They helped get new college buildings under way in Stoke, Sandwell and Birmingham, developed sites right across the region in places like Hereford, Redditch, Worcester, Stafford and Telford and helped finance the redevelopment of the Royal Shakespeare Theatre in Stratford, a world famous cultural and tourist attraction.

They won inward investment from countries and companies right around the world.

More than 160,000 people have got better skills. 140,000 new jobs and 10,000 new businesses were brought to the region.

Don't just take my word for their achievements. In 2010 the National Audit Office rated AWM England's best performing RDA. The agency also won the Midlands Excellence Awards. Independent evaluation showed AWM generated over pounds 8 for every pounds 1 it spent. And 96p in every pound went straight to frontline investment. And when the region was hit by a crisis, who stepped in to help? The AWM team supported our farmers through the foot and mouth disease crisis in 2001 and car industry workers through the Rover collapse five years later, establishing a task force which helped 95 per cent of the workers find new jobs. Regeneration continues to this day at the Longbridge site.

That's a great list of achievements, but I think the agency really came into its own helping get the West Midlands through the recession triggered by the 2008 banking crisis. We were the first region in the country to establish a task force bringing together employers' organisations, government agencies, local authorities, trade unions and voluntary sector organisations to help families and the businesses they work for through the downturn.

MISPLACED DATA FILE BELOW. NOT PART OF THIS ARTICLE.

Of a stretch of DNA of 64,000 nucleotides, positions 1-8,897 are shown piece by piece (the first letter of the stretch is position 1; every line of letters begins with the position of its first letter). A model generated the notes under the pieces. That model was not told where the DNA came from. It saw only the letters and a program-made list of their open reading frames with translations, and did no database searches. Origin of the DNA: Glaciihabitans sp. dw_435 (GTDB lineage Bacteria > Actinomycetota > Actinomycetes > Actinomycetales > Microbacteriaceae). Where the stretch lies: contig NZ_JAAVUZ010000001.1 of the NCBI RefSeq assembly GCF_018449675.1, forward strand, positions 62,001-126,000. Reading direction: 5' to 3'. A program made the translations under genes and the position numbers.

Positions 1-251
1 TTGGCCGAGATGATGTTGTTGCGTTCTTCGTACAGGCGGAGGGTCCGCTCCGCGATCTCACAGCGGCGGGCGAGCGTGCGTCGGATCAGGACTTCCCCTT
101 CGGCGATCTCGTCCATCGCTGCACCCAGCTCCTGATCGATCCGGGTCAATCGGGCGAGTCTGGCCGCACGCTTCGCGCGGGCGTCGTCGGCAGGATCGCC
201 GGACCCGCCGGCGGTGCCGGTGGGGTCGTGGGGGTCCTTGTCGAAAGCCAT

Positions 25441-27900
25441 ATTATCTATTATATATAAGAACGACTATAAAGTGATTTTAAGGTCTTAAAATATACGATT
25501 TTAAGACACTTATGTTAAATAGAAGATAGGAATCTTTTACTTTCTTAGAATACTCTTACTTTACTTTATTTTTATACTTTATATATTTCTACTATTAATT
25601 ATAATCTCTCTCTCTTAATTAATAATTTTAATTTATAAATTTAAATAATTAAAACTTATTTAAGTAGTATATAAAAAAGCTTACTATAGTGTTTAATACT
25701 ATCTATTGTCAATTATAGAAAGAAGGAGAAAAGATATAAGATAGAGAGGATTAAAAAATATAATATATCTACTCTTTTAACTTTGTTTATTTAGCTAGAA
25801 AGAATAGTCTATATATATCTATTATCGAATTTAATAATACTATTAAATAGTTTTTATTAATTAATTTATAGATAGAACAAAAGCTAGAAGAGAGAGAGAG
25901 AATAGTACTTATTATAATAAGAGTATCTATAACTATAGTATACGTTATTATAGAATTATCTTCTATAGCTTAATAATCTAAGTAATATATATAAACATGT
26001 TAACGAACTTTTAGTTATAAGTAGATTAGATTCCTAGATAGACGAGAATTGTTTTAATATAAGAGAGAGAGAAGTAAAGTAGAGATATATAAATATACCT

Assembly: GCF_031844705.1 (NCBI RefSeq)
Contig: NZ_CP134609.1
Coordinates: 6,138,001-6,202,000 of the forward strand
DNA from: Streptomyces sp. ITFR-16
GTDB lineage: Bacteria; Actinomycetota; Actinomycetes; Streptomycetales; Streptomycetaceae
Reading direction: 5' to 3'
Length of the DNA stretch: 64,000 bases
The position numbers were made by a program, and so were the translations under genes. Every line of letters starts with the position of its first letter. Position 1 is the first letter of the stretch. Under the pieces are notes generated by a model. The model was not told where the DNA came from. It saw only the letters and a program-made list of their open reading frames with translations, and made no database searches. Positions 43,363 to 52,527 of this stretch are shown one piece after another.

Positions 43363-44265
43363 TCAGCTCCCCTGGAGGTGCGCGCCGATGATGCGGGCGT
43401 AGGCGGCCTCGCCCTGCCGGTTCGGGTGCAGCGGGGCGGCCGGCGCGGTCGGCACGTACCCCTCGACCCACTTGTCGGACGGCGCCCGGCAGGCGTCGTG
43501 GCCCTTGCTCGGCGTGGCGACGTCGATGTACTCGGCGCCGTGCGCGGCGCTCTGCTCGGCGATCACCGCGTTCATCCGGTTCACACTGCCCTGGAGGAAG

Thanks to AWM we were the first region to extend lending to businesses and save thousands of jobs through a regional loan fund and we were the only region to increase available funding and extend lending to businesses in this way.

They bought banks and businesses together to try to get lending moving again. More than 500 businesses were offered loans worth more than pounds 50 million in just a few months.